Giving "Others" the Benefit of Law

Give "others" the benefit of law? In the classic movie, A Man for All Seasons, there is a powerful scene wherein Sir Thomas More, played by Paul Scofield, is harshly criticized by his family and future son-in-law for not arresting a suspected spy who was likely plotting against him. Rather than arresting the suspect, Sir Thomas More allowed him to leave the residence without restraint. When More asked his family why the man should be arrested, they argued that he was a "bad" man. More explained there is no law against that. The exchange played out as follows:

Lady Alice More: Arrest him!

Sir Thomas More: For what?

Lady Alice More: He's dangerous!

William Roper: He's a spy!

Margaret More: Father, that man's bad!

Sir Thomas More: There's no law against that.

Roper: There is, God's law.

Sir Thomas More: Then God can arrest him.

Lady Alice More: While you talk he's gone!

Sir Thomas More: And go he should if he were the devil himself until he broke the law.

Roper: So, now you'd give the devil benefit of law?

Sir Thomas More: Yes. What would you do? Cut a great road through the law to get after the devil?

Roper: Yes. I'd cut down every law in England to do that.

Sir Thomas More: Oh, and when the last law was down and the devil turned around on you, where would you hide Roper, the laws all being flat? This country is planted thick with laws from coast to coast, man's laws not God's, and if you cut them down, and you're just the man to do it, do you really think you could stand upright in the winds that would blow then? Yes. I'd give the devil benefit of law for my own safety's sake.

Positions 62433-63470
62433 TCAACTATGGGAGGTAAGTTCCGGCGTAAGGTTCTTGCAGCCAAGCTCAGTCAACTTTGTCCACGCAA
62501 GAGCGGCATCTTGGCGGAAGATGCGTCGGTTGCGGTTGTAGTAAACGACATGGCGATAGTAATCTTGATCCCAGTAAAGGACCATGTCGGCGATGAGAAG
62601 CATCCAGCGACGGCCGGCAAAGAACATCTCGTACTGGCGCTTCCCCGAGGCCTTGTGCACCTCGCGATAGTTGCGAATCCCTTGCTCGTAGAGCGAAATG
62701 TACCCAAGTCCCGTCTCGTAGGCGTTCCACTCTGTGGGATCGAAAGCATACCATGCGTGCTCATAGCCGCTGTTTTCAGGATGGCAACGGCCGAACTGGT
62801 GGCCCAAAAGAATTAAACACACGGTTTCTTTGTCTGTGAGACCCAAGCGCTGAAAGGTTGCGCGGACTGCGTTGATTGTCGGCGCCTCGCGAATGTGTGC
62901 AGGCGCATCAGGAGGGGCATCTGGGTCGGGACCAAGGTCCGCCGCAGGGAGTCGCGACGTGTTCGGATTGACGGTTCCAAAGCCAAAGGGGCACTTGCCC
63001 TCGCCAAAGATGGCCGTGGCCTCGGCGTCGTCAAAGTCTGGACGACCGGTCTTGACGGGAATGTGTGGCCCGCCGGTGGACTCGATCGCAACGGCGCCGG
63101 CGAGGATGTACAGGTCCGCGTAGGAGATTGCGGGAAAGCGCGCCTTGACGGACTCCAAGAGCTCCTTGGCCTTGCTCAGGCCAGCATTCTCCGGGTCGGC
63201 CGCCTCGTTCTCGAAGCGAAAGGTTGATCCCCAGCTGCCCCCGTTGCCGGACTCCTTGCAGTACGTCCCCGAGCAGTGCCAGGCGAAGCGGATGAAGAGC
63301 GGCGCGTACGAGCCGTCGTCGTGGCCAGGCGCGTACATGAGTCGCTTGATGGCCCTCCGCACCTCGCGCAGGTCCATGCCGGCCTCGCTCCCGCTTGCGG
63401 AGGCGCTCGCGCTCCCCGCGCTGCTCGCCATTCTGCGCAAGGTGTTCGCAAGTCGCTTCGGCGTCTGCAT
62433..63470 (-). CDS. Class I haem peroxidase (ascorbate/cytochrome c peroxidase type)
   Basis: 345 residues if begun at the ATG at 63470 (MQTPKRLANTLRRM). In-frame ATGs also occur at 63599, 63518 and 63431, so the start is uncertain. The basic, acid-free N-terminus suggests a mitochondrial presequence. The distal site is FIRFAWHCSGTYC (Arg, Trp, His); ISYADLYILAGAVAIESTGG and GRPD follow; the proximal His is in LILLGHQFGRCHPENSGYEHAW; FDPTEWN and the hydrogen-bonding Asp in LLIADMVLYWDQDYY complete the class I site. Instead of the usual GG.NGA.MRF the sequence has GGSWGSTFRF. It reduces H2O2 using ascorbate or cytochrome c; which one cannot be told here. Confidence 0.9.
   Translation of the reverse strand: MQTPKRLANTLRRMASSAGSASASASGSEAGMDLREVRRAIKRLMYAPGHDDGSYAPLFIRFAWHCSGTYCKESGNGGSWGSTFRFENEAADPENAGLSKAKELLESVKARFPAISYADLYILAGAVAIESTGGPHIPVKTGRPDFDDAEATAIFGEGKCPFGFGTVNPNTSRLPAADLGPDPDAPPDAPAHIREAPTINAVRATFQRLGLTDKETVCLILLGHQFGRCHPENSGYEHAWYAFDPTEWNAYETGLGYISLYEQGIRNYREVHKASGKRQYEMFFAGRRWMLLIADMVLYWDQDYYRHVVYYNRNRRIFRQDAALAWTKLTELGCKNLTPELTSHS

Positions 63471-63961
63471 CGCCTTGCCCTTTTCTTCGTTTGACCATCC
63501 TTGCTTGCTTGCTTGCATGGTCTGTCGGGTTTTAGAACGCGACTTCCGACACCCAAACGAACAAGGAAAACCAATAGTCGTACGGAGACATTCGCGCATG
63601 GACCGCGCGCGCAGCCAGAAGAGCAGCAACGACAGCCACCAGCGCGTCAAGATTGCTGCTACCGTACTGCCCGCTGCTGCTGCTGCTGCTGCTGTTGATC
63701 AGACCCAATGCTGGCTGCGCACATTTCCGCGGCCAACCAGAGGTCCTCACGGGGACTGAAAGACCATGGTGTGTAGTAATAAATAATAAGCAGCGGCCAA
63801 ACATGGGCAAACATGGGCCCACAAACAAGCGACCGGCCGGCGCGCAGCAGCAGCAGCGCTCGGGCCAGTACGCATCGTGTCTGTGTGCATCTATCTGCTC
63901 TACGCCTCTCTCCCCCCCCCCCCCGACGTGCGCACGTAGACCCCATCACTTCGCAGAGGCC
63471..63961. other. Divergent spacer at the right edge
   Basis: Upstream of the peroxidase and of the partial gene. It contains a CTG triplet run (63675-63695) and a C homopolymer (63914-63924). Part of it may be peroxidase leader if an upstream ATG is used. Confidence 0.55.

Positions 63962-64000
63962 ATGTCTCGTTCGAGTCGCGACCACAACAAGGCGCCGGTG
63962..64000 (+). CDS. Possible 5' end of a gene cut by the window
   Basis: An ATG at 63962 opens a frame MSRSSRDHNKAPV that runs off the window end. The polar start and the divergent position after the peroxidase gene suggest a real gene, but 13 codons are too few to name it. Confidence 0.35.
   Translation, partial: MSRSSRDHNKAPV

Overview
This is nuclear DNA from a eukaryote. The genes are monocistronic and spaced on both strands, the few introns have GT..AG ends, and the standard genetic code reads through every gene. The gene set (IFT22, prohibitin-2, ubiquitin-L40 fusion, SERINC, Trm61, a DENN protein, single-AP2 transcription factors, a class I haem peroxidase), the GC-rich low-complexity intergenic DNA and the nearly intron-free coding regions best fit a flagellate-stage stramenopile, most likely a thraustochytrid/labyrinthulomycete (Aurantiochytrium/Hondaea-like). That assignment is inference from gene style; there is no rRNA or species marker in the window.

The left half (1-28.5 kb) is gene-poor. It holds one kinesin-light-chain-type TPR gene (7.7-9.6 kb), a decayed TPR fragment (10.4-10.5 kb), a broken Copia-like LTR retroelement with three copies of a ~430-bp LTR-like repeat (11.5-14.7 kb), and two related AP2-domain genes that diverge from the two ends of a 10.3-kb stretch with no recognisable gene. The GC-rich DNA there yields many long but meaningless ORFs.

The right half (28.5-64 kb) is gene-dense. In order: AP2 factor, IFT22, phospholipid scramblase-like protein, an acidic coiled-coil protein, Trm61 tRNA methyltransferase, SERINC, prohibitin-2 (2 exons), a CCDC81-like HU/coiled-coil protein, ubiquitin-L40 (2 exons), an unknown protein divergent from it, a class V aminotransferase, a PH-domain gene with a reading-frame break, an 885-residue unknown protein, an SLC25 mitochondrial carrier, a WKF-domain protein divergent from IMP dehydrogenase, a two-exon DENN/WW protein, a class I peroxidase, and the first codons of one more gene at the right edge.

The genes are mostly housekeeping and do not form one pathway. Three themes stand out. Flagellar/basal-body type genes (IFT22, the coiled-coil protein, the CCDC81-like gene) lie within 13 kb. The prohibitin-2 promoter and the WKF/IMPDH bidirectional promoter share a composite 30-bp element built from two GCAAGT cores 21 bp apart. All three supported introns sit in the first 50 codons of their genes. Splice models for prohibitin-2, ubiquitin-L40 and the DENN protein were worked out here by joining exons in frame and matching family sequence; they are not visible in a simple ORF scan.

View the scene here: A MAN FOR ALL SEASONS - THE DEVIL AND THE LAW

The temptation to "cut down" or ignore rightly established laws in order to secure a desired result against "others" is ever present. As an attorney in the criminal justice system, I am consistently confronted with the reality that the procedural due process rights of the accused are often viewed as a mere impediment to the "efficient administration of justice." Likewise, many serious constitutional violations are often characterized as "mere technicalities."

I understand the temptation. However, I also recognize that our system is based upon law and the interpretation of the established law is generally based upon precedent from previous cases. There is an old axiom that "hard cases make bad law". The precedent from a difficult or "hard" case, is then applied to future cases. If the laws or rights are improperly "cut down" in order to efficiently prosecute a notorious suspect in one case, the law or procedural due process right is thereby minimized and no longer stands to protect the rights of the accused in future cases due to the precedent set.

For instance, with regard to the Fourth Amendment prohibition against unreasonable searches and seizures, there are so many exceptions to the warrant requirement that my law professor used to say that the Fourth Amendment has "more holes in it than swiss cheese". Exceptions are often carved out in "hard cases" where the result of the case would likely be undesirable if no exception was made. Once made, however, that exception is then the rule going forward. As a result, the rights of all to be free from unreasonable searches and seizures are thereby diminished.